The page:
Potential Cost-effectiveness of Early Identification of Hospital-acquired Infection in Critically Ill Patients.
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RATIONALE: Limitations in methods for the rapid diagnosis of hospital-acquired infections often delay initiation of effective antimicrobial therapy. New diagnostic approaches offer potential clinical and cost-related improvements in the management of these infections. OBJECTIVES: We developed a decision modeling framework to assess the potential cost-effectiveness of a rapid biomarker assay to identify hospital-acquired infection in high-risk patients earlier than standard diagnostic testing. METHODS: The framework includes parameters representing rates of infection, rates of delayed appropriate therapy, and impact of delayed therapy on mortality, along with assumptions about diagnostic test characteristics and their impact on delayed therapy and length of stay. Parameter estimates were based on contemporary, published studies and supplemented with data from a four-site, observational, clinical study. Extensive sensitivity analyses were performed. The base-case analysis assumed 17.6% of ventilated patients and 11.2% of nonventilated patients develop hospital-acquired infection and that 28.7% of patients with hospital-acquired infection experience delays in appropriate antibiotic therapy with standard care. We assumed this percentage decreased by 50% (to 14.4%) among patients with true-positive results and increased by 50% (to 43.1%) among patients with false-negative results using a hypothetical biomarker assay. Cost of testing was set at $110/d. MEASUREMENTS AND MAIN RESULTS: In the base-case analysis, among ventilated patients, daily diagnostic testing starting on admission reduced inpatient mortality from 12.3 to 11.9% and increased mean costs by $1,640 per patient, resulting in an incremental cost-effectiveness ratio of $21,389 per life-year saved. Among nonventilated patients, inpatient mortality decreased from 7.3 to 7.1% and costs increased by $1,381 with diagnostic testing. The resulting incremental cost-effectiveness ratio was $42,325 per life-year saved. Threshold analyses revealed the probabilities of developing hospital-acquired infection in ventilated and nonventilated patients could be as low as 8.4 and 9.8%, respectively, to maintain incremental cost-effectiveness ratios less than $50,000 per life-year saved. CONCLUSIONS: Development and use of serial diagnostic testing that reduces the proportion of patients with delays in appropriate antibiotic therapy for hospital-acquired infections could reduce inpatient mortality. The model presented here offers a cost-effectiveness framework for future test development.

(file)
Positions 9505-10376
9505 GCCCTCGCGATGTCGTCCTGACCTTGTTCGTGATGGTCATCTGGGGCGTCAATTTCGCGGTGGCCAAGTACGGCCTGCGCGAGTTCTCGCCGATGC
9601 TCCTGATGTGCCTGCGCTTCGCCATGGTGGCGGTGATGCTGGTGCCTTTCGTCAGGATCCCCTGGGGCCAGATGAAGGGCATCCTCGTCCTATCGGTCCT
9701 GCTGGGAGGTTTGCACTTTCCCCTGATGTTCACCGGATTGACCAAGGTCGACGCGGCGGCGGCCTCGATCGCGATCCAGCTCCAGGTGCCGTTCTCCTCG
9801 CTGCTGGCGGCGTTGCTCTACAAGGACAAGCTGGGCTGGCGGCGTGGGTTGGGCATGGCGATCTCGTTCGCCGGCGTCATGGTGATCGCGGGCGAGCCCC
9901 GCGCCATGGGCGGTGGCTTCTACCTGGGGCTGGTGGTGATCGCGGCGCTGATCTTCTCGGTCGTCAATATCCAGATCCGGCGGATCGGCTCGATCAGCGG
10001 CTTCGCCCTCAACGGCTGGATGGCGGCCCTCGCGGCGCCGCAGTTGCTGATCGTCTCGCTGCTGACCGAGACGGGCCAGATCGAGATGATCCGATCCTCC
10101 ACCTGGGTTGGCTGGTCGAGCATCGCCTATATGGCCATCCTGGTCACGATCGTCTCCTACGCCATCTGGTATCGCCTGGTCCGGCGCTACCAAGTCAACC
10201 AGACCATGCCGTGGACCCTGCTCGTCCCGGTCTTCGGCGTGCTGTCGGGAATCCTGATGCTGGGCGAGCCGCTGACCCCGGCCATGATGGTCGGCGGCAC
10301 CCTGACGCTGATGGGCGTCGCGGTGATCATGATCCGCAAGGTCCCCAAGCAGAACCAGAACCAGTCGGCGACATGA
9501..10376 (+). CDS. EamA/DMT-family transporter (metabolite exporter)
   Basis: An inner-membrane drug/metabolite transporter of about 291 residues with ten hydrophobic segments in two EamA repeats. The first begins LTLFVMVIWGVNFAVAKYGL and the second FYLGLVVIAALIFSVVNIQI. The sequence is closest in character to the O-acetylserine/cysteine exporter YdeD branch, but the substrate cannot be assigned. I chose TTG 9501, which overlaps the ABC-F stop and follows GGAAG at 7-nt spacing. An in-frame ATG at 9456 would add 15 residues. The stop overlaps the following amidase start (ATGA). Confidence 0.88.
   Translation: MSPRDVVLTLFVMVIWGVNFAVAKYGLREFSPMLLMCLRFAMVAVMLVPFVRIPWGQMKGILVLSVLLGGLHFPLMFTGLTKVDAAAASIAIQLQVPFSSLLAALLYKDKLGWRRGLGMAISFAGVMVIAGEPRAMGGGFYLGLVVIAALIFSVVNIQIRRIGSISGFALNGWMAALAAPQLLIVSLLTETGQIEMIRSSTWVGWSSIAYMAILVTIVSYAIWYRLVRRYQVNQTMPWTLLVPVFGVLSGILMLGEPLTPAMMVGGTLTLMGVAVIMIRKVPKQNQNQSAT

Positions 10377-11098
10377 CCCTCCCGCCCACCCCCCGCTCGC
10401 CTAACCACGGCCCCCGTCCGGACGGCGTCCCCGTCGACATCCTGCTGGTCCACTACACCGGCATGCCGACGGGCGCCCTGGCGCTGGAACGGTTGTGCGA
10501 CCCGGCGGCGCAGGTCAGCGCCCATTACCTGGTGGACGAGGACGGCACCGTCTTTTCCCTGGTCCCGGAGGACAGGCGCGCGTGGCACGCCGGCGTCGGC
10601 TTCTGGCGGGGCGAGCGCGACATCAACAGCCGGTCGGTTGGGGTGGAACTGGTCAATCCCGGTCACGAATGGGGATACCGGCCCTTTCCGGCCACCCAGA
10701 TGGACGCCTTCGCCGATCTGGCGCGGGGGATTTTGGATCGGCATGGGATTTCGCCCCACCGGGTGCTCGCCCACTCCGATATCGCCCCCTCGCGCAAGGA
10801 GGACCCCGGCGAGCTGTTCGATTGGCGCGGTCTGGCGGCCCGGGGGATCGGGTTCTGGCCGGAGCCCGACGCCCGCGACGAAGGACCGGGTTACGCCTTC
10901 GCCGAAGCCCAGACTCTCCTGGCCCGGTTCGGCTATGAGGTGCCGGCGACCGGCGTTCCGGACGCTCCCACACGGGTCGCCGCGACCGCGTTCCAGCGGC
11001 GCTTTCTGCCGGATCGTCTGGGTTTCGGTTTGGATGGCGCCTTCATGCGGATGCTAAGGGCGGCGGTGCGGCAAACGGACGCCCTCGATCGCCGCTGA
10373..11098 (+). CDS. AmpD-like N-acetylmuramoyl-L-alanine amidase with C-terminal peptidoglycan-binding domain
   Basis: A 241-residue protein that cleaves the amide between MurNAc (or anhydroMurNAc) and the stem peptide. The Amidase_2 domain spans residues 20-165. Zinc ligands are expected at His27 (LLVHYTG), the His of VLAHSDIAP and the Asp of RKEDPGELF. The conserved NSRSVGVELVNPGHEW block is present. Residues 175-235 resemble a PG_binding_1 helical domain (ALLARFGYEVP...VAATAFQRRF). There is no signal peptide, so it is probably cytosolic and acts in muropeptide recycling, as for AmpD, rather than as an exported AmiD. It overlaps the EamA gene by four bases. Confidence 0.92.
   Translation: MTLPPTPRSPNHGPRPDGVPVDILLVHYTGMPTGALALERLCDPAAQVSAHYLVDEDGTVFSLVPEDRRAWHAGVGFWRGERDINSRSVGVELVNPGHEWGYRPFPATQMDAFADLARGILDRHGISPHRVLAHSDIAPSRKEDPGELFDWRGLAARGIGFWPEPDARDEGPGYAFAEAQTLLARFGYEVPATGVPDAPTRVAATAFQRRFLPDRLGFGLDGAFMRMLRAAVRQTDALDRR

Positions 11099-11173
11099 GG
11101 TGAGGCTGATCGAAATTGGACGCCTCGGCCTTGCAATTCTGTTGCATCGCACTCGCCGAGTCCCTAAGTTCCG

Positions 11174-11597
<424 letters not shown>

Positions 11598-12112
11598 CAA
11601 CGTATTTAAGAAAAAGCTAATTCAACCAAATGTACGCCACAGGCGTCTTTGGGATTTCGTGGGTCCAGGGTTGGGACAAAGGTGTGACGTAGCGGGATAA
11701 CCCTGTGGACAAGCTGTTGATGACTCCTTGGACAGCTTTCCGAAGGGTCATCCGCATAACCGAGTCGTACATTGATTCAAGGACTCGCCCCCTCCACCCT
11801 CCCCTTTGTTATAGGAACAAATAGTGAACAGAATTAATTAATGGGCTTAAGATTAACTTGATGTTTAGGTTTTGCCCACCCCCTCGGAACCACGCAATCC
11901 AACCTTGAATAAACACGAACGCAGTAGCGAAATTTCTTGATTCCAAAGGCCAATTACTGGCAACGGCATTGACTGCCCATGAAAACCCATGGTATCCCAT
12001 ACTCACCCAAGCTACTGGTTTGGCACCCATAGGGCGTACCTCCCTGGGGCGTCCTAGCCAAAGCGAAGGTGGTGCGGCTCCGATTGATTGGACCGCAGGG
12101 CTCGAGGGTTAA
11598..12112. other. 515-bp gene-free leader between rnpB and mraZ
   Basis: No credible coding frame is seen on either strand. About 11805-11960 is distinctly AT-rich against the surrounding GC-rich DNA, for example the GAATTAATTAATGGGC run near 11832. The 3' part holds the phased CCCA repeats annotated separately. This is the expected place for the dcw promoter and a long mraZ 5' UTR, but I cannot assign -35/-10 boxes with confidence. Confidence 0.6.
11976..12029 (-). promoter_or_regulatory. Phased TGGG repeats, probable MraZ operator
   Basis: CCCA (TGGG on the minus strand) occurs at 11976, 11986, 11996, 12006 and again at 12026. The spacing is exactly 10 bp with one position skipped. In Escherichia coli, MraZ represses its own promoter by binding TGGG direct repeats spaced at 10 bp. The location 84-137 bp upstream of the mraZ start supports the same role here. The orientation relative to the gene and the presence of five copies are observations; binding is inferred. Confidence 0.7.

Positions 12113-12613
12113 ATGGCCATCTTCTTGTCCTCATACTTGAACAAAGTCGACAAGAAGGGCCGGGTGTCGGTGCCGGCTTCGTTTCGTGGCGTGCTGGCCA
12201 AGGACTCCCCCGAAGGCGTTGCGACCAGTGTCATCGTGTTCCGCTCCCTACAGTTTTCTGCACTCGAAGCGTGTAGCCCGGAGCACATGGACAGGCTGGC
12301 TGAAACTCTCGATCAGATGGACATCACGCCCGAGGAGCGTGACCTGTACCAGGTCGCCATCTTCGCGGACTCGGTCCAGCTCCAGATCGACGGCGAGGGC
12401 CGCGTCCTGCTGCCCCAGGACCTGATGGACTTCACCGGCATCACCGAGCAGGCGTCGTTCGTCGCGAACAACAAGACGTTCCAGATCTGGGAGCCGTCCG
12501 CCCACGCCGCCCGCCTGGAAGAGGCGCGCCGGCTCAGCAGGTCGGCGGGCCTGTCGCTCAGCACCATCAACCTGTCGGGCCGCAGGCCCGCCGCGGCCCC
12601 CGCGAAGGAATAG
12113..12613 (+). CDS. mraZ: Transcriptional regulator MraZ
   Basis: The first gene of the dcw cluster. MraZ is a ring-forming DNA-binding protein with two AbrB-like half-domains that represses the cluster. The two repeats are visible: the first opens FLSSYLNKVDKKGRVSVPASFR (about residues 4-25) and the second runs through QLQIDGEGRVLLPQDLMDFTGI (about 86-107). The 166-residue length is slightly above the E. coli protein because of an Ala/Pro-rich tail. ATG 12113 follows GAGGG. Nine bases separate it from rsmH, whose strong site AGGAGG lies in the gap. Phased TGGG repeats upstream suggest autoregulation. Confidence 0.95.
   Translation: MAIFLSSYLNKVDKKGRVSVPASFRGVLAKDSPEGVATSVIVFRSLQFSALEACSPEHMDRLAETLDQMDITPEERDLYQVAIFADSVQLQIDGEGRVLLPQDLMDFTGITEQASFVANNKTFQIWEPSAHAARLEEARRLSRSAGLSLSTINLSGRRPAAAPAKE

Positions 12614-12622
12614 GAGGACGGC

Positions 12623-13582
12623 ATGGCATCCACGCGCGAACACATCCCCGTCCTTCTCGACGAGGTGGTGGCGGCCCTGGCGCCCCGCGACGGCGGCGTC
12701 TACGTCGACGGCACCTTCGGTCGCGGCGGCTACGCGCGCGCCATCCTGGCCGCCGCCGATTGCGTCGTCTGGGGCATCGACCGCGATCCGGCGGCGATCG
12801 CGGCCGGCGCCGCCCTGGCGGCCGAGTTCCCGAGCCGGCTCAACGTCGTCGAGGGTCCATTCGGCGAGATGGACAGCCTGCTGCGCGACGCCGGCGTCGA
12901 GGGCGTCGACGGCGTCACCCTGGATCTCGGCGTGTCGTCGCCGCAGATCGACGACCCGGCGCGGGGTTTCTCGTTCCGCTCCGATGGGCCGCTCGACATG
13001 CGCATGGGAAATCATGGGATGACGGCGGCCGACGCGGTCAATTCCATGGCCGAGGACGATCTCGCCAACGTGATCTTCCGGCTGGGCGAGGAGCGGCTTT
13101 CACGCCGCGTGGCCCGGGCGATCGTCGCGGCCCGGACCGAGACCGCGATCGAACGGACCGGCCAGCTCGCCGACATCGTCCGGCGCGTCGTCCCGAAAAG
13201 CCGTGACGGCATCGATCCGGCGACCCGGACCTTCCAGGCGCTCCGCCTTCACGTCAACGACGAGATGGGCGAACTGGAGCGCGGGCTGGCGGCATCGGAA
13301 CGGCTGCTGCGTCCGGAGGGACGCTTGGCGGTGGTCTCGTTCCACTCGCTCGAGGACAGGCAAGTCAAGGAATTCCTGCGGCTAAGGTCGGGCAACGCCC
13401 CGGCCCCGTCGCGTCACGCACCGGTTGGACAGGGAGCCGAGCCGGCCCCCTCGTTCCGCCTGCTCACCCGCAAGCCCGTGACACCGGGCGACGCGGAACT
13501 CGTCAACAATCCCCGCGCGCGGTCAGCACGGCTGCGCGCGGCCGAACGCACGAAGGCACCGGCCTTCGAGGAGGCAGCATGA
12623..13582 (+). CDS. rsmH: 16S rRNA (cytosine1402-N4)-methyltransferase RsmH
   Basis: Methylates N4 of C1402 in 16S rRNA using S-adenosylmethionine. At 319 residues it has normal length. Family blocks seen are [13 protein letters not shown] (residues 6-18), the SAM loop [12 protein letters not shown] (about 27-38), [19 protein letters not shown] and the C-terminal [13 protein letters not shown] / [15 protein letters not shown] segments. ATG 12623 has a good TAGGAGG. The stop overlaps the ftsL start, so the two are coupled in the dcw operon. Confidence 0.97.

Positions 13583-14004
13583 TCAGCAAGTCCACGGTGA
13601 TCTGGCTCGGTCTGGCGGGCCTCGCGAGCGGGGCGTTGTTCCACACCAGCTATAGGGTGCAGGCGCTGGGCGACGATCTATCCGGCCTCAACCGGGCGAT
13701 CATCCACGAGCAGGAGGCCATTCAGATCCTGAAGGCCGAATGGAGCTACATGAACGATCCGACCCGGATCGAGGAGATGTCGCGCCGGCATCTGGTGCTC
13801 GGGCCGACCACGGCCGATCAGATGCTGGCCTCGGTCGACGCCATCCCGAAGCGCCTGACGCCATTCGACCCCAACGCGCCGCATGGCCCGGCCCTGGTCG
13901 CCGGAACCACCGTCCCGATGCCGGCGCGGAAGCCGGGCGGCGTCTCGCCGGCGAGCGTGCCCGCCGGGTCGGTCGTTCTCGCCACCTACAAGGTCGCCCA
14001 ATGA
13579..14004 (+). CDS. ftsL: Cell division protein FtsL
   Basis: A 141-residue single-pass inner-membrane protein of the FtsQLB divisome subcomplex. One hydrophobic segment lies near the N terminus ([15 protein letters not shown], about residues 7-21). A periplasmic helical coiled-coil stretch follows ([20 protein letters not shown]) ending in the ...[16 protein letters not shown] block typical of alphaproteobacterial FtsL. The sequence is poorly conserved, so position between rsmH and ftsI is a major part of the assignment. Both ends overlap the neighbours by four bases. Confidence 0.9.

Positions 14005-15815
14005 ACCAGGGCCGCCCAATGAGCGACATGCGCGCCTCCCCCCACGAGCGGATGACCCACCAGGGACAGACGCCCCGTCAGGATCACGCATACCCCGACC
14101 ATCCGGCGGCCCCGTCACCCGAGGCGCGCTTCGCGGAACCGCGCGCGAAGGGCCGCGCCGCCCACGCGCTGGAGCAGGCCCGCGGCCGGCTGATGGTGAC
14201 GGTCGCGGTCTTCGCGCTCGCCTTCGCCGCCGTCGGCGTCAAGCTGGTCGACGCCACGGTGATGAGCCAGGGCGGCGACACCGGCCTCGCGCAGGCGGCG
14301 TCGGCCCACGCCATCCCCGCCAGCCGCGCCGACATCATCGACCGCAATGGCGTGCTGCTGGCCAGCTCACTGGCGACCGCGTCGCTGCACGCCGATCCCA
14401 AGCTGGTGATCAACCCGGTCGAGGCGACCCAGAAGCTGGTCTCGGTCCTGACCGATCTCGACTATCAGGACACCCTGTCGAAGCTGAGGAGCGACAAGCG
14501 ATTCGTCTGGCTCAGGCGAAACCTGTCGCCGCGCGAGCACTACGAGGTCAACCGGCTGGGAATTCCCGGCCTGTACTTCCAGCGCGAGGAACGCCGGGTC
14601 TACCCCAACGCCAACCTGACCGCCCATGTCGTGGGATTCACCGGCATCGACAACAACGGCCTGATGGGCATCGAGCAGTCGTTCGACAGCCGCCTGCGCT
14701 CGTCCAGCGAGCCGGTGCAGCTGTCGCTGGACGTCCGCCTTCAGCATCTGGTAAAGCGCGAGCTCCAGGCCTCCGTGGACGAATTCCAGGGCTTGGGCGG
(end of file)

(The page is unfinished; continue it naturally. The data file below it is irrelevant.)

Aged, 80 and over
Decision Support Techniques
Quality-Adjusted Life Years
Published Version (Please cite this version)10.1513/AnnalsATS.201504-205OC